One of the most famous Shakespearean speeches, “to be or not to be”, is about to begin and Hamlet is at the front of the stage in a hoodie and puffing on a cigarette. This is Hamlet in modern day: he is dressed more like a student than a prince, Ophelia is first found listening to indie band The XX, and the players wear t-shirts with acid house smiley faces and “villain” across it in capital letters. If you’re a hardcore Hamlet-ite, you have been warned.
The play tells the story of Hamlet who is distraught by the recent death of his father, and “o’er hasty” marriage of his mother Gertrude to his uncle Claudius. He sees a ghost claiming to be his father, and it tells him to revenge his “foul and most unnatural murder” by Claudius. Director Nicholas Hytner’s version is refreshing, but the subtle changes certainly add to the text rather than take away from it: it is suggested that Ophelia’s death is a set-up not an accident, and there are secret agents often lurking onstage like sixteenth-century palace informers.
Rory Kinnear, son of late comedian Roy, is an outstanding Hamlet. He is played as an ordinary everyman in an extraordinary situation, and whose madness, which Kinnear excels at, is a comedy act. Kinnear effortlessly slips from being anxious to self-assured, from miserable to enraged, and in and out of Hamlet’s multifaceted parts. Clare Higgins Gertrude is played perfectly as the sympathetic mother with little attention to the Ernest Jones’ Oedipus Complex study, however Patrick Malahide’s Polonious remains a svengali figure with no suggestion that he could genuinely be in love with Gertrude.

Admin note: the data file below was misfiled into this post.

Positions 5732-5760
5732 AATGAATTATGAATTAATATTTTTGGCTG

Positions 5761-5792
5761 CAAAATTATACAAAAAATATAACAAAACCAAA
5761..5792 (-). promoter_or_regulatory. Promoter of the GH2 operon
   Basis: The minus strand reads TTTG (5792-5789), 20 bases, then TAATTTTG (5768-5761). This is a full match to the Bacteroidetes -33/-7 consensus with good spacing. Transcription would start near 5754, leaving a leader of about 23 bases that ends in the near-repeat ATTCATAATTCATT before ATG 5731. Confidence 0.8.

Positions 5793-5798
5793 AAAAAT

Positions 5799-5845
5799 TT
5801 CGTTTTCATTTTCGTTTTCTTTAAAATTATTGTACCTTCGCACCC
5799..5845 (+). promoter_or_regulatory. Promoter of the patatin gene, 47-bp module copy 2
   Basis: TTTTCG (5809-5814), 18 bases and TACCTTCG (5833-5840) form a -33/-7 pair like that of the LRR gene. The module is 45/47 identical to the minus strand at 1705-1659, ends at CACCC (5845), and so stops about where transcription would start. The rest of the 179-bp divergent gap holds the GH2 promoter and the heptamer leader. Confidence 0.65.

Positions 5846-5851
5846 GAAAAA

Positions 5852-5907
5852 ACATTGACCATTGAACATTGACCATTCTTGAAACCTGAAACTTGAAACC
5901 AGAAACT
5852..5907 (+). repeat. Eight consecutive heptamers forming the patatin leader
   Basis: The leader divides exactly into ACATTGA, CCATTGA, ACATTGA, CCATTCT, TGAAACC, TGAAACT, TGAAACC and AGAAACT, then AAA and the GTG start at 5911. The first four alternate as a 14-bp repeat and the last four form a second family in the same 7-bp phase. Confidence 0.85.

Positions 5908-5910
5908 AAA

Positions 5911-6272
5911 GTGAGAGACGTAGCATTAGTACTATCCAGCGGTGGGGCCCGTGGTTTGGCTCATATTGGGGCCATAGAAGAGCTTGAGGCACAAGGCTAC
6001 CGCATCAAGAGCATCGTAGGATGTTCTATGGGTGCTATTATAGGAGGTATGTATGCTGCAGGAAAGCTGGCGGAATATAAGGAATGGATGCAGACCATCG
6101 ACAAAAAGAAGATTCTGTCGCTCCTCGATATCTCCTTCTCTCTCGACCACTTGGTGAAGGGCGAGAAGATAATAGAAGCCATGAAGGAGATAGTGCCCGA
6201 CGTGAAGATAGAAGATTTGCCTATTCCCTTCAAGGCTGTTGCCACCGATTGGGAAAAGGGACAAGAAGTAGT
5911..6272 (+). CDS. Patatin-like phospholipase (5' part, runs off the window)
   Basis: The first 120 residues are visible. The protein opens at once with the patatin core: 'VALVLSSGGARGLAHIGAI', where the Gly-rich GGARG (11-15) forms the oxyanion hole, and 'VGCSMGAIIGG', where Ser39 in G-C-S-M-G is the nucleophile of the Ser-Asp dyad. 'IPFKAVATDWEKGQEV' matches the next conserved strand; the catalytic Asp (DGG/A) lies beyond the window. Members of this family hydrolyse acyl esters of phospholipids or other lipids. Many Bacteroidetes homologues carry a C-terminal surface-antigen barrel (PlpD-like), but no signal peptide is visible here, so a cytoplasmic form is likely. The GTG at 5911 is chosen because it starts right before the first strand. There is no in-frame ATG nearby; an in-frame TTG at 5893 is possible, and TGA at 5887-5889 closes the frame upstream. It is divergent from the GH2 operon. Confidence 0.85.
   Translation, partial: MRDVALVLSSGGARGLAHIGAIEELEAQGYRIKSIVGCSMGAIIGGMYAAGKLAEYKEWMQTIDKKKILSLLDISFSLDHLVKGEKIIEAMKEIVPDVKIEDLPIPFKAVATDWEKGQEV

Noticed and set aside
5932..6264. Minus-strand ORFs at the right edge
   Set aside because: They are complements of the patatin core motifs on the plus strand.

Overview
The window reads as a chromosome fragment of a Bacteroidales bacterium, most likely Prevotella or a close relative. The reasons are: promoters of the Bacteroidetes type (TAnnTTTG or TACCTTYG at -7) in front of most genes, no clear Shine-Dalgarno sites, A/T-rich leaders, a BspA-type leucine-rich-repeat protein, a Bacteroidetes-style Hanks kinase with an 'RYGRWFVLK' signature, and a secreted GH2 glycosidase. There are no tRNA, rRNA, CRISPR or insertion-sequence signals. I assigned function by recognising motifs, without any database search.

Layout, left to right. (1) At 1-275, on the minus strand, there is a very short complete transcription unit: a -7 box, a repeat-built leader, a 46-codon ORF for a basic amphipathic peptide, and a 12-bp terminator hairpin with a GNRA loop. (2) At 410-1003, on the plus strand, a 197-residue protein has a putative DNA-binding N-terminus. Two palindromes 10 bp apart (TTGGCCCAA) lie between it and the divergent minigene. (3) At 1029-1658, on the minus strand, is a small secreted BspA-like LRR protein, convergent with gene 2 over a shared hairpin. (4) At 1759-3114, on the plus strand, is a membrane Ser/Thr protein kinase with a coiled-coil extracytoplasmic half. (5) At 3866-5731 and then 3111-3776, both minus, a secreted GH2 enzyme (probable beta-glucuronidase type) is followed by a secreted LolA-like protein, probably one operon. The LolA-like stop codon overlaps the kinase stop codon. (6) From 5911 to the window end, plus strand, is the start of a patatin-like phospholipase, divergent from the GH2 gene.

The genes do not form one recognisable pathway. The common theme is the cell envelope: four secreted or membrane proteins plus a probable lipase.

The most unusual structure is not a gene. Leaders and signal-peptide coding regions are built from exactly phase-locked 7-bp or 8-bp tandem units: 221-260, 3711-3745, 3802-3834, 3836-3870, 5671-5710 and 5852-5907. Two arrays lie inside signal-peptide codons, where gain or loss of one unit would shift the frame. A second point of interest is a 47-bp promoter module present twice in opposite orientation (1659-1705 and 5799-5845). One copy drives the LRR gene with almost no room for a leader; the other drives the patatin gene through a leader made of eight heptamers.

The set, largely made up of white palace walls, works well indoors but does not always lend itself well to the outdoor scenes. One of the unexpected highlights, however, includes the players; what is often a dull moment in the play is vamped up with a dance narrating the story. Additionally you don’t notice that the play is a lengthy three hours and thirty minutes, instead it takes its time to simmer and sparkle. Hytner has done it: his previous work London Assurance was an eighteenth century comedy bash that was well received by critics, but Hamlet has been updated in a fresh and brave way for all audiences. A hit, a palpable hit.
Runs till 9 January, and tours the country until 12 March. Returns to National Theatre, Lyttelton Theatre from 13 April till 23 April.
To see or not to see: * * * *